November 2018


Tea in the Jungle: a daytrip to Akuressa
November 2018




The jungle-fringed Maramba Wewa, just north of Akuressa

This island isn't called Serendib for nothing, and is adept at providing the unexpected. Akuressa, just inland from Matara, is one of those serendipitous discoveries.


Words and photography: David Blacker


My short break "Down South" had been rudely interrupted that morning by some unseasonal rain. Peering out of the window, Unawatuna Bay was soft and grey, the horizon a blurred sponge; the sun, sand and surf I had been enjoying would have to be postponed for a day. I decided that if I was going to be chilly, I'd rather be chilly in the hills, sipping a piping hot cup of tea.


But an eight-to twelve-hour round trip certainly wasn't my cup of tea. The Central Highlands, with its carpets of fragrant tea, seemed impractically far away for a daytrip. What to do? I dug out my well-worn travel map (actually I just flicked open Google Maps on my well-worn phone) and began looking for accessible places inland.


Sri Lanka's coastal plain is at its narrowest at the very south of the island, and the terrain begins to rise in low hills an hour or so inland. The name Akuressa popped up from the map, and vague childhood memories of a school holiday spent splashing in a jungle river called the Olu Dola floated in through the mists of time. Akuressa it would be.


In short order I was fighting my car past a cacophony of tuk-tuks and buses on the quick drive to the E01 expressway. Racing down its open bliss towards Matara, my meditations were soon interrupted by the Deniyaya exit.


The morning drizzle seemed to have halted at the coast, and I was soon cruising through swooping curves on the road to Akuressa, thick jungle on both sides of the road broken by broad expanses of freshly harvested paddy fields. The road was soon rising, and as I approached Akuressa, the hills began to reveal their cloaks of lowland tea. Still fortified with my breakfast, I resisted the temptation to stop at a roadside kadé for a "plain tea" and pressed on, determined to find the Olu Dola of my childhood. I had no idea where it was.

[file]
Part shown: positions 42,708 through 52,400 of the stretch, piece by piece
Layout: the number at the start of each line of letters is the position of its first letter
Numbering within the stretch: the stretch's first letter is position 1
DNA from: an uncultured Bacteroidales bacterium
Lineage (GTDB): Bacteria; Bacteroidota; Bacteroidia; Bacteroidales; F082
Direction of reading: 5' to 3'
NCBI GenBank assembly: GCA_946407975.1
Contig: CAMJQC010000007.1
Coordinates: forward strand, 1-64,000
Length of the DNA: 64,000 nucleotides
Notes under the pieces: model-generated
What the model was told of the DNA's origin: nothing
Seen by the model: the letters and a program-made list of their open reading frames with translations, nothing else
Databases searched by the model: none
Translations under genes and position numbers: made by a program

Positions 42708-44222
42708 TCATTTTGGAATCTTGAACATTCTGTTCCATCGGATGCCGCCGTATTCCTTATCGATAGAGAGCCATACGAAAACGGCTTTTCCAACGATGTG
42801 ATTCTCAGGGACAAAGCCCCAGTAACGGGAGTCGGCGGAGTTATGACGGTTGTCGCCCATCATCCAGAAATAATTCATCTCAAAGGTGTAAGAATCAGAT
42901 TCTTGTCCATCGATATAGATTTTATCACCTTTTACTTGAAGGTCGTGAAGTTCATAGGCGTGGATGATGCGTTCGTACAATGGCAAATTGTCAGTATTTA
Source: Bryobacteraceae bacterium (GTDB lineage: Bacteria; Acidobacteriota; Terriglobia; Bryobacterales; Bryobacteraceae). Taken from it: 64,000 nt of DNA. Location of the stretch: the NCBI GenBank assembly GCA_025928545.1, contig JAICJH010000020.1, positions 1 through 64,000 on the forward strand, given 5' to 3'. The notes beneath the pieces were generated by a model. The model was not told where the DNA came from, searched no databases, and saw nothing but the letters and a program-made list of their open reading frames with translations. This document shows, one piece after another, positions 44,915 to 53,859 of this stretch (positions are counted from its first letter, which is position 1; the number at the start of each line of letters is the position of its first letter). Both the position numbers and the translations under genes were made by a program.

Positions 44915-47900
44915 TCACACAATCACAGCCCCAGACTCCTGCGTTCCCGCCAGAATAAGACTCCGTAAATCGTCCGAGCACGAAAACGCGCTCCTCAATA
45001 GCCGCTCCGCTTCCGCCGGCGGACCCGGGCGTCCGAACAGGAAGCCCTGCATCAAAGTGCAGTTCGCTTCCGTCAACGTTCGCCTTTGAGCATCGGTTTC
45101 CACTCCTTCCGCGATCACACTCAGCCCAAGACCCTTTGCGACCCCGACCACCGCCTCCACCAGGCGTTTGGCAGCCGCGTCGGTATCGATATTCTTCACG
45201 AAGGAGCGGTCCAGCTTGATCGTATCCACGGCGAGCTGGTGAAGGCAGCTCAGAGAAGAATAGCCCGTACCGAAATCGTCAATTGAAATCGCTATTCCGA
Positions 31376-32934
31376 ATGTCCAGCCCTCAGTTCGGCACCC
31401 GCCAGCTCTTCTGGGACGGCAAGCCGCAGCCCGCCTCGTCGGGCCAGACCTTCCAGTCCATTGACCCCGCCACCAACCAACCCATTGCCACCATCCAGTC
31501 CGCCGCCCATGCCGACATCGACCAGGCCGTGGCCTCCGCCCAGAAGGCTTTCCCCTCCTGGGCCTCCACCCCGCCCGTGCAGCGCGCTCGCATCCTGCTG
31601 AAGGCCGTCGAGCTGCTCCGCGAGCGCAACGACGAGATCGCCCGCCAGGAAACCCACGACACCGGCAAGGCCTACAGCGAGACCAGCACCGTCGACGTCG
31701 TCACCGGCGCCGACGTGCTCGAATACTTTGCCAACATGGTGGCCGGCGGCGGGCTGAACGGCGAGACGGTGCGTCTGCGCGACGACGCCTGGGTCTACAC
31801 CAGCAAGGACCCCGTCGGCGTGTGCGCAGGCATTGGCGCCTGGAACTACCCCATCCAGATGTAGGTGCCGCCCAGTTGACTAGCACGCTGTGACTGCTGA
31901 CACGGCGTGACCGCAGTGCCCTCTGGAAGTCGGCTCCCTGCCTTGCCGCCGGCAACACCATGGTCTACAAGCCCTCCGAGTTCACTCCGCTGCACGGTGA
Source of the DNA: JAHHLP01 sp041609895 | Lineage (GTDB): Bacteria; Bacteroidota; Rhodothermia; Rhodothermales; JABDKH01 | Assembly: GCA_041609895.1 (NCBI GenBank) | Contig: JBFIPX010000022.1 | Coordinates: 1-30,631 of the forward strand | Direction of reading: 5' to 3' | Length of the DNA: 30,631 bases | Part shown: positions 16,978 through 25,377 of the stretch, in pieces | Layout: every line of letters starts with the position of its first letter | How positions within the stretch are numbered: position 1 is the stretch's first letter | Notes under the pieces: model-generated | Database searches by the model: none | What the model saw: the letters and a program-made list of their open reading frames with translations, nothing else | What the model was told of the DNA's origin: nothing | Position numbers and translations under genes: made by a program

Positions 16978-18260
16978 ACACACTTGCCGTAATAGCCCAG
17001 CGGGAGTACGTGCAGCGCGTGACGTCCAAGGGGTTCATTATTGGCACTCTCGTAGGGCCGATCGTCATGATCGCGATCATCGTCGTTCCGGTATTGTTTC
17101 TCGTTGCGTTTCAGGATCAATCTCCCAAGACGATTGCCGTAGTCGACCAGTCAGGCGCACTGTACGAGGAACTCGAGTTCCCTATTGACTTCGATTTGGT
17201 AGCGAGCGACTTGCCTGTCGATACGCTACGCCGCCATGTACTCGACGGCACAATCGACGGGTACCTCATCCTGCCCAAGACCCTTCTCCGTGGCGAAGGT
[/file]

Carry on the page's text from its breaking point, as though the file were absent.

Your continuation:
Stopping regularly for directions, I was met by blank stares each time, and I was soon wondering if this Lotus Stream was an imagination of my boyhood, like hefty cricket scores and five-cent peppermints. Finally, however, just beyond Akuressa Town, inquiries from a group of tuk-tuk drivers struck gold. They pointed up a narrow road that ran into the forested hills west of the Deniyaya Road, telling me that my fabled Olu Dola was just a few kilometres along. They then instructed me that the road was impassable to cars, but it could be managed in a tuk. Of course.


Leaving my car at the "tuk stand", I commandeered one of their tin chariots, and we headed off into the jungle. As predicted, the blacktop road soon turned into a cart track that the tuk driver manfully took without any perceptible reduction in speed. The jungle crowded in close, vines and creepers reaching out to slow us down, to my gratitude, for we were now travelling along the side of a steep hill. A drop down into the jungle below the track awaited us if we were to miss a bend.


Eventually even the cart track petered out. Abandoning his tuk in a hedge, my driver led me on foot along a trail that wound its way alternatively through stands of dense jungle and broad fields of tea bushes. Then, before I knew it, we were upon it. The Olu Dola; flowing cheerfully along a deep riverbed between the hills, the jungle shading the water. Sweating like a horse from my hike I splashed straight in. I was ten years old again.


There hadn't been much rain upstream and the stream was shallow, only knee deep in places, and never rising above my waist even in the deepest pools. In the dry season it would serve as a passable hiking trail, cutting through otherwise impenetrable rain forest. I paddled and floated happily in the clear flowing water, lying on my back and watching the shafts of sunlight spear down through the jungle canopy high above. Birds chattered in the vault, and hunted butterflies.


Satisfactorily refreshed, I dried off on the walk back to the tuk, and we headed back down the hill to the main road. There are several tea plantations clustered around Akuressa, both traditional and organic, and as I steered my trusty steed back south, I also noticed a spice garden and a snake farm. Not being in the mood for a chat with Kaa, and preferring tea to spices, I swung off the road into the grounds of one of the factories. This, and other plantations in the area, offer guided tours of their fields, the factory, and the process of manufacturing Ceylon Tea. They also offer a great cuppa, which is the perfect way to round off a morning of hiking and swimming.


So if you're anywhere in the Deep South between Galle and Matara, and fancy a day trip into tea country, or a hike in the jungle, Akuressa is barely an hour's drive away.

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    Low hills are useful to get a few more crucial metres' altitude for the tea

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    Seemingly impenetrable jungle often hides a path or a hamlet

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    The tranquil Olu Dola flows amidst the dense forest

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    Narrow trails wind through tea plantations and thick jungle

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    Jungle-covered hills remind that the Sinharaja Rainforest Reserve isn’t too far away

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